The piece that follows “Kwambe,” “1st Landscape: A Suite in Three Parts,” is akin to contemporary chamber music in its orchestration and in its overall sound profile. The suite is for a trio of Davis on piano, George Lewis on trombone and euphonium, and Hemingway on drums, an ensemble that in the liner note to the album Hemingway describes as being active at the time. And, the three players’ confidence in each other is apparent from the beginning. The first part of the suite, titled “Watershed,” opens with Davis, Hemingway and Lewis coordinating their phrasing in alternately accelerating and decelerating parallel figures that devolve into low growls from Lewis and chord stabs from Davis. The middle, minute-long “Leaves” features Hemingway on vibes and is built around a pitch set that passes around among the trio. In the concluding, longer section, “Precipice,” the trio decomposes into fluidly changing subgroupings alternating with passages for the full trio. As with the previous two sections but even more so, “Precipice” relies on the group’s nuanced use of space and dynamics. Davis’ abstract-impressionist pianism, which maintains harmonic and textural tensions without becoming oppressive or sounding arbitrary, is particularly crucial to the suite’s success.

Hemingway’s sensitivity to space and dynamics, clearly apparent on the Landscape suite, is put on full display on “Walking Alone the Tall Trees Sang,” a four-and-one-half-minute drum solo. Beginning as a quiet, almost tentative testing of the timbres of the drum kit, it builds as an aggregation of discrete gestures of different lengths and weights, each of which is allowed to emerge and fade as needed. The essential Hemingway is already present in embryo in this early solo performance – his attention to the sonic environment as a whole and his consequent ability to construct uncluttered, unhurried textures in which open space is given an equal footing with sound.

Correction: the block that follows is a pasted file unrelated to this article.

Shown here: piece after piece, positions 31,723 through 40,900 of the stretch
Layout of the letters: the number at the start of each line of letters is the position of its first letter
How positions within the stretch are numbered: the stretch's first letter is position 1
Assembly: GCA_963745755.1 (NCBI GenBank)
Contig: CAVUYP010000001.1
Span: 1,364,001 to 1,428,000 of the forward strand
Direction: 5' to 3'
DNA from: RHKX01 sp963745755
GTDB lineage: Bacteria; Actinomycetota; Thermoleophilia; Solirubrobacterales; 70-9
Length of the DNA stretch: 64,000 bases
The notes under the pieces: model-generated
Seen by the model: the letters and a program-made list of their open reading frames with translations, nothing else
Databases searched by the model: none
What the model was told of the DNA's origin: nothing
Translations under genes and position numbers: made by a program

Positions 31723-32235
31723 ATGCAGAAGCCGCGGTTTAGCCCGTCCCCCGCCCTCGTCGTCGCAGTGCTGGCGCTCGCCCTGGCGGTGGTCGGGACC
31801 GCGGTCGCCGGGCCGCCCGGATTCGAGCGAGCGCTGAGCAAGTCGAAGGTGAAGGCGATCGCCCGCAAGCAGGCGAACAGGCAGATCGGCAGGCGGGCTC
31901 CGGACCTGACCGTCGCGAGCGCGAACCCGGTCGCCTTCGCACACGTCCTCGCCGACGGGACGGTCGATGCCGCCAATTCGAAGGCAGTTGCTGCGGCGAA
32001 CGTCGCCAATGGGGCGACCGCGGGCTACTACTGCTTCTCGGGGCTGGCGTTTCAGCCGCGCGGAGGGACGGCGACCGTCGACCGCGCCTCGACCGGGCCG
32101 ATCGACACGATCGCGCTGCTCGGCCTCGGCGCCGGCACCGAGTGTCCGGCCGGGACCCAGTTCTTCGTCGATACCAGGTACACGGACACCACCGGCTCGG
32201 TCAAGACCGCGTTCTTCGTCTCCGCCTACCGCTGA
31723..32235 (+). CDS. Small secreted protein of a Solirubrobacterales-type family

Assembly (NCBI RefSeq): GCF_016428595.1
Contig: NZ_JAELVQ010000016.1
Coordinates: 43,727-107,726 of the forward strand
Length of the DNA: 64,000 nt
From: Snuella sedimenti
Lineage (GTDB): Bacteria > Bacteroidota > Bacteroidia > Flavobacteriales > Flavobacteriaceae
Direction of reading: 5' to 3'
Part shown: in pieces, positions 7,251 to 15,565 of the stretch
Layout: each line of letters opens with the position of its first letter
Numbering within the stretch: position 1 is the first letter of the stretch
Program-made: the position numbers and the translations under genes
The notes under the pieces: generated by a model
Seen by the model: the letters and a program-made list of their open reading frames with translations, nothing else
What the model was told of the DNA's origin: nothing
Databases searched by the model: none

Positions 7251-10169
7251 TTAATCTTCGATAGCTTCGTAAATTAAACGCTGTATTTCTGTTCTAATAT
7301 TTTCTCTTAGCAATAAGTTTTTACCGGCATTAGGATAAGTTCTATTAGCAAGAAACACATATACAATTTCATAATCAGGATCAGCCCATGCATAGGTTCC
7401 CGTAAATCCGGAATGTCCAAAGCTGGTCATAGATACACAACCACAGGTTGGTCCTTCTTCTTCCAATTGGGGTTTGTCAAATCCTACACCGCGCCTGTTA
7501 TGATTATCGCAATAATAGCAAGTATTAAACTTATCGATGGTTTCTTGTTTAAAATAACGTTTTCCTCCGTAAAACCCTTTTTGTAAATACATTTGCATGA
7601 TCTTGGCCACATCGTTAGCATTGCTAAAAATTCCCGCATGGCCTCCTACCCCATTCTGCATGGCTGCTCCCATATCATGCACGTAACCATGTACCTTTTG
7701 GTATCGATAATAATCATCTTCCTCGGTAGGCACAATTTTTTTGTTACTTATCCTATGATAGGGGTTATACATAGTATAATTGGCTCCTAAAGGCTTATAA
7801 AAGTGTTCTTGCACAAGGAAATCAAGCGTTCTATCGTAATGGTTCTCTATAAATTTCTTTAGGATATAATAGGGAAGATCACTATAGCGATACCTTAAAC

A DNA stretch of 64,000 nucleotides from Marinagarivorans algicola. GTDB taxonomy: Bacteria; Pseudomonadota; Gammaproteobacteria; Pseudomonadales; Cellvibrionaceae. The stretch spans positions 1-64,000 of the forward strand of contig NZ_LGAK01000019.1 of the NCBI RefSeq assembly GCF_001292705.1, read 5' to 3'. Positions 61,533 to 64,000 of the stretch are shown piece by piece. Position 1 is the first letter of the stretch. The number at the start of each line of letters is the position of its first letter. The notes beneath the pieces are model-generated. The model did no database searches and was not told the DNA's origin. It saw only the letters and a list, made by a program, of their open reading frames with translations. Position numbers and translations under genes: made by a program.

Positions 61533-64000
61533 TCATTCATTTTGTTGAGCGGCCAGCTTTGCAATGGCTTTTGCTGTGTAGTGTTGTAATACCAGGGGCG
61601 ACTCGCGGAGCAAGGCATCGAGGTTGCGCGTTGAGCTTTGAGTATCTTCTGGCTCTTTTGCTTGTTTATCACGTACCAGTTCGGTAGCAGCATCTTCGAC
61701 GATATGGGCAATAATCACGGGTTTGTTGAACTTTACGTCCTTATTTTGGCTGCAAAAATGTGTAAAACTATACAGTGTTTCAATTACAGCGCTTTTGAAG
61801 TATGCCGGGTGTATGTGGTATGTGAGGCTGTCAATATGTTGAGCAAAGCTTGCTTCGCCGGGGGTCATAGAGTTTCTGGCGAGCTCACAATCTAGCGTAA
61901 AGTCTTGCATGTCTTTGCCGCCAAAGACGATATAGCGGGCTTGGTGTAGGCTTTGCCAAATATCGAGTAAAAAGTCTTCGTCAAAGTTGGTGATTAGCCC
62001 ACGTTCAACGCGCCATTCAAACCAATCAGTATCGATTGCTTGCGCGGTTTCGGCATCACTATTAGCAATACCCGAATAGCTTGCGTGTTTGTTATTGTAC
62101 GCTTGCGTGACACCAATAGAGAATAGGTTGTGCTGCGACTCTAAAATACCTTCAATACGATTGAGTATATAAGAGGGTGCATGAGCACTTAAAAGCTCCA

The album’s closing piece, “Speak Brother,” is in an entirely different register from anything that came before. The performance, the first recording of what would become the long-lived trio Bass-Drum-Bone, is squarely within the swing-based language of jazz. In its structure and sound, it recalls the contemporary Sam Rivers trio with Dave Holland and Barry Altschul in the rhythm section. Hemingway, Helias, and trombonist Ray Anderson jump in at a crisp clip with Hemingway and Helias setting up a polyrhythm of rapid drum figures over a spare bass ostinato, while Anderson offers a solo steeped within the tradition of jazz trombone. After a brief drum solo the trio turns to a rapid swing section that gradually unspools into a collective improvisation in free time. The musical chemistry binding the group is already audible; the seeds of its longevity have already been sown.

Kwambe was not only Hemingway’s first recording, it was the first recording he issued on his own Auricle label. In this respect it also is paradigmatic of the New Haven scene at the time. Like creative jazz musicians in other regional centers, New Haven’s musicians, motivated at least in part by necessity, shaped their careers on the principle of self-determination. Many founded their own labels to distribute their recordings – in addition to Hemingway’s Auricle, which now can be found on Bandcamp, there was Naughton’s OTIC and Smith’s Kabell; CMIF, too, had its own eponymous label.

From a historical perspective, Kwambe is notable for representing not only the auspicious debut of a musician and composer who would go on to have a long and multifaceted career, but a kind of time capsule in which a living picture of a vital local music scene has been deposited. But from a purely musical point of view, it remains a rewarding listen in its own right.


© 2023 Daniel Barbiero